In every market, there are influencers. When it comes to SAPs, diapers are king. Most of the polymers that are created go to makers of personal hygiene products. Those companies keep a keen eye on which areas of the globe are experiencing booms in birth, aging, and gender population make-up. So, to a certain extent, the creators of SAPs also have to pay attention to geo- and demographic trends, as well. Not to let the vernacular get too science-y but there is quite a bit of time spent on how these polymers respond when a diaper is “insulted.”
But the uses for these materials are extremely varied, and the potential seems to be almost limitless – during our discussion with David Carter and super-chemist, Jeff Lichiello, the TYS team came up with many wonderfully stupid uses for ETIs products. (editor’s note: Curt came up with stupid ideas, while Ken and Hillary offered useful ones)
There is ground-breaking work being done today on ways to better use super absorbent polymers to more quickly and simply clean up oil spills, keep water away from areas prone to flooding, and use it to help arid regions with keeping more water in the ground for plant production. Research continues to push the boundaries of what is possible today, what we will see delivered in the near-future, and what uses might be discovered down the road.
But, everything in the field doesn’t have to be insults to diapers and oceans, and agriculture. The “novelty” market is growing exponentially, as filmmakers, artists, and entertainers learn how to use these materials. Jeff Lichiello performed a number of demonstrations in his lab, with one of the most interesting being how the same SAP reacts differently based on how liquid is introduced. If water was slowly introduced, it would be absorbed and a semi-transparent gel would be produced – like a wet sponge. However, if you rapidly poured water onto the polymer, magically, “snow” would begin to form, overflowing from the container within seconds. It not only looked like snow, but also felt pretty close to the real thing as well (not as cold, of course). This has become a standard use for movie and photography sets, allowing them to not worry about the “melt factor” as just a few sprays with a water bottle will give it new life and allow them to continue working. (editor’s note: We understand that the reaction was not actually “magic” even if Curt does not. Also, “melt factor” was a term he made up while writing this article.)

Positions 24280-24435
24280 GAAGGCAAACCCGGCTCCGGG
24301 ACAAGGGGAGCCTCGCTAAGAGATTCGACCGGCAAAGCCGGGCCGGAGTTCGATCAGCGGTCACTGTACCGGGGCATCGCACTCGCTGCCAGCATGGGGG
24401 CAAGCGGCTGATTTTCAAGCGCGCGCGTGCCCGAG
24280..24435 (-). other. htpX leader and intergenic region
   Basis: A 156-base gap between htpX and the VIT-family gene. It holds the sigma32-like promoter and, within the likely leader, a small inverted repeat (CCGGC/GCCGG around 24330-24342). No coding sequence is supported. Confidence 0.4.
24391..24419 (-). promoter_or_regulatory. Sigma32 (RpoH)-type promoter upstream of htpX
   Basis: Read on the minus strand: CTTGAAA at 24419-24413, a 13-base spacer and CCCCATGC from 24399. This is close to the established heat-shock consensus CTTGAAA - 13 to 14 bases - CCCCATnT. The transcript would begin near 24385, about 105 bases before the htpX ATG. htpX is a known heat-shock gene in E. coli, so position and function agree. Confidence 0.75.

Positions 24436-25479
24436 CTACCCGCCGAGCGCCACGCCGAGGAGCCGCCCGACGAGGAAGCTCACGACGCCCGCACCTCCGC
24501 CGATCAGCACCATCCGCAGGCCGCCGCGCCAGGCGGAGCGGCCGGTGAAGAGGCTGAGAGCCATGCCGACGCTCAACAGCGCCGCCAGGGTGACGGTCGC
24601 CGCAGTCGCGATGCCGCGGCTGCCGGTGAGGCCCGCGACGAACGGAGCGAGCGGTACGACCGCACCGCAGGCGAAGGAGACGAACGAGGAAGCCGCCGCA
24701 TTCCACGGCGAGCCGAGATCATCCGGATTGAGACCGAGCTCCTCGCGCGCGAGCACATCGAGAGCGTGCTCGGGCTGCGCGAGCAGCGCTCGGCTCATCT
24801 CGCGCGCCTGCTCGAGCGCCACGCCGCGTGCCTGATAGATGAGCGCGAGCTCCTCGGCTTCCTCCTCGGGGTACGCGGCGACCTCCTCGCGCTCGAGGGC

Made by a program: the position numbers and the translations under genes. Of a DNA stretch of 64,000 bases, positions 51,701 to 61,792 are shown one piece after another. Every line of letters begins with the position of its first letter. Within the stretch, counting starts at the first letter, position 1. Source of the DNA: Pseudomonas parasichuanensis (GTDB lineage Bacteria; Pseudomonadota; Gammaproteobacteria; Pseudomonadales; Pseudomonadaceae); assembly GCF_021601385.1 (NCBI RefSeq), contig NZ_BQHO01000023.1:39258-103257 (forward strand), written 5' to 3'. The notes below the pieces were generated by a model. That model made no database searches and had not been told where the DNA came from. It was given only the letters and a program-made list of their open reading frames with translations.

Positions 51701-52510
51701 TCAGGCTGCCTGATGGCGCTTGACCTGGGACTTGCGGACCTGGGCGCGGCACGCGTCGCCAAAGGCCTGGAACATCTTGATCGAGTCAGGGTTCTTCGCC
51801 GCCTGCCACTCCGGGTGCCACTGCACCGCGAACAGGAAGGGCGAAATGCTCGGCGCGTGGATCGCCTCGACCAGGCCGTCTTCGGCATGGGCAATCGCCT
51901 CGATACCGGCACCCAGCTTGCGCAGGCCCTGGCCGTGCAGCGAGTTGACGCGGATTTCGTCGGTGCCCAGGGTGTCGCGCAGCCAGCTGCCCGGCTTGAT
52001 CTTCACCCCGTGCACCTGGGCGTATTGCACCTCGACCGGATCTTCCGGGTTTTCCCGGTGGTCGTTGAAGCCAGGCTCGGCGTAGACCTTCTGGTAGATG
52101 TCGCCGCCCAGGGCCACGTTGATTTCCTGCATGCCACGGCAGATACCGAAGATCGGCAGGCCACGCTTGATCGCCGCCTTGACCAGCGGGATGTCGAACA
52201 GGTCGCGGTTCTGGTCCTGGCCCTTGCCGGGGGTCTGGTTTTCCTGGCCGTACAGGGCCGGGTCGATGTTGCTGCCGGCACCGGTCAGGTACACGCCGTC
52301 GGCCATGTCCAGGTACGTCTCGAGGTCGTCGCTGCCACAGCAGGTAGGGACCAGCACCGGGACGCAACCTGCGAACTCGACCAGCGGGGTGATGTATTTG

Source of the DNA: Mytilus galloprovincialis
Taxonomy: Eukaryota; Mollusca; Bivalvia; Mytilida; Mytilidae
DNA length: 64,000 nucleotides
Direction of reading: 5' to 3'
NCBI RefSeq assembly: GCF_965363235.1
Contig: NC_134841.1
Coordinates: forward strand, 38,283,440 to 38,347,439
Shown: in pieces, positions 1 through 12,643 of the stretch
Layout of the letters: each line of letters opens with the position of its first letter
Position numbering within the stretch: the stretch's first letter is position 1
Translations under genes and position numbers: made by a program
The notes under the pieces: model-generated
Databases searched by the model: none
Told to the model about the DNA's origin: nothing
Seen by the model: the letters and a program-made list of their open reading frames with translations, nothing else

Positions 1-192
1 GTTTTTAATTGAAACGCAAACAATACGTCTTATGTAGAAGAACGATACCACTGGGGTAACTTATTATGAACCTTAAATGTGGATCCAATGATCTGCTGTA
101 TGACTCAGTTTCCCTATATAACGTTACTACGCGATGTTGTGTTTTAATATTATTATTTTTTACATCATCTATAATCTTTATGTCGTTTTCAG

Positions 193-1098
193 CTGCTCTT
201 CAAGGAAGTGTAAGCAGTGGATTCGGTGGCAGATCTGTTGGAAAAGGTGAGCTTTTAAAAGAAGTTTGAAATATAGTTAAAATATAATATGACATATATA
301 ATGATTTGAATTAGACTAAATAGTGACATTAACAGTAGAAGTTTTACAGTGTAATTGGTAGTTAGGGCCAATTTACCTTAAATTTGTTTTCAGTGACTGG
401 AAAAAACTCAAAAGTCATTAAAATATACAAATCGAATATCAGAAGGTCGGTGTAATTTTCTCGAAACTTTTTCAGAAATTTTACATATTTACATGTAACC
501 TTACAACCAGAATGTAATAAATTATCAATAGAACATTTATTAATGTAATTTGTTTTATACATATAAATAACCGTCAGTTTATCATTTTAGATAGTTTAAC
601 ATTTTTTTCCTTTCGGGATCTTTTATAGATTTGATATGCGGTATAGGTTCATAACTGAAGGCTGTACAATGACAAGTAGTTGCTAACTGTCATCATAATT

The creative uses are broad, especially when you can vary the size and add color to the material. Adding water can create white “snow,” colored “marbles,” or “ice” on demand.
Though there is likely a bit of exaggeration in the title of this article, it’s also fair to say that the work being done in this field has, and will continue to have, impact on human beings and how we interact with the world around us. Whether it is something as important as hygiene or keeping crops alive during drought, or as silly as creating snow for a photoshoot in Texas, the ways we use and interact with SAPs are likely to become more broad, interesting, fun, and important. And, for the work being done by scientists like David and Jeff, and organizations such as Emerging Technologies, we would like to say, “Thank you.”